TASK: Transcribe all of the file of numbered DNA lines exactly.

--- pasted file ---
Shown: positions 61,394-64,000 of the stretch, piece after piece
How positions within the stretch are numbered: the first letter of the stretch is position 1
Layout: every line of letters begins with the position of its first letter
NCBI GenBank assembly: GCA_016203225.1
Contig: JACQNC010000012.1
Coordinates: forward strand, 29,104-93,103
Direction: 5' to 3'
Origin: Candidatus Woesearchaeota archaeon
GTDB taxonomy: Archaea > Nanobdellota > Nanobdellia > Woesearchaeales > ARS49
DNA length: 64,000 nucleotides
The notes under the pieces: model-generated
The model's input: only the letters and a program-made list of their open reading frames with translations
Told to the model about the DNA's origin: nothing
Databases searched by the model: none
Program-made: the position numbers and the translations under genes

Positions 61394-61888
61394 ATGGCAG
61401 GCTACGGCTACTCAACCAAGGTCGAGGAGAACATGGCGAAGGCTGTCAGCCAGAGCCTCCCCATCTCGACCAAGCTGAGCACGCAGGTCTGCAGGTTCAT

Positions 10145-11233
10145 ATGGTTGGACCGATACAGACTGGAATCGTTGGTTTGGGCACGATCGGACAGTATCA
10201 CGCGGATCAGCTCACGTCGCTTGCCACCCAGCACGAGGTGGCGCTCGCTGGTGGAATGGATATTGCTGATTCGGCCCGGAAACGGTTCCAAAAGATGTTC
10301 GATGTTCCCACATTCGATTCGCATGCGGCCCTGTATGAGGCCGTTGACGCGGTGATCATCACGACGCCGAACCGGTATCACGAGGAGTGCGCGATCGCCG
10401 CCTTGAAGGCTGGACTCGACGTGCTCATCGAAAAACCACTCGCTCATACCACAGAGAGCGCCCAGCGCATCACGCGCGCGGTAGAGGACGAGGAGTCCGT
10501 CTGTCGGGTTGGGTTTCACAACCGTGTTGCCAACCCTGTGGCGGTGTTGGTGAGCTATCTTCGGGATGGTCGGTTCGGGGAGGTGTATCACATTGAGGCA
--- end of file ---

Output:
Shown: positions 61,394-64,000 of the stretch, piece after piece
How positions within the stretch are numbered: the first letter of the stretch is position 1
Layout: every line of letters begins with the position of its first letter
NCBI GenBank assembly: GCA_016203225.1
Contig: JACQNC010000012.1
Coordinates: forward strand, 29,104-93,103
Direction: 5' to 3'
Origin: Candidatus Woesearchaeota archaeon
GTDB taxonomy: Archaea > Nanobdellota > Nanobdellia > Woesearchaeales > ARS49
DNA length: 64,000 nucleotides
The notes under the pieces: model-generated
The model's input: only the letters and a program-made list of their open reading frames with translations
Told to the model about the DNA's origin: nothing
Databases searched by the model: none
Program-made: the position numbers and the translations under genes

Positions 61394-61888
61394 ATGGCAG
61401 GCTACGGCTACTCAACCAAGGTCGAGGAGAACATGGCGAAGGCTGTCAGCCAGAGCCTCCCCATCTCGACCAAGCTGAGCACGCAGGTCTGCAGGTTCAT

Positions 10145-11233
10145 ATGGTTGGACCGATACAGACTGGAATCGTTGGTTTGGGCACGATCGGACAGTATCA
10201 CGCGGATCAGCTCACGTCGCTTGCCACCCAGCACGAGGTGGCGCTCGCTGGTGGAATGGATATTGCTGATTCGGCCCGGAAACGGTTCCAAAAGATGTTC
10301 GATGTTCCCACATTCGATTCGCATGCGGCCCTGTATGAGGCCGTTGACGCGGTGATCATCACGACGCCGAACCGGTATCACGAGGAGTGCGCGATCGCCG
10401 CCTTGAAGGCTGGACTCGACGTGCTCATCGAAAAACCACTCGCTCATACCACAGAGAGCGCCCAGCGCATCACGCGCGCGGTAGAGGACGAGGAGTCCGT
10501 CTGTCGGGTTGGGTTTCACAACCGTGTTGCCAACCCTGTGGCGGTGTTGGTGAGCTATCTTCGGGATGGTCGGTTCGGGGAGGTGTATCACATTGAGGCA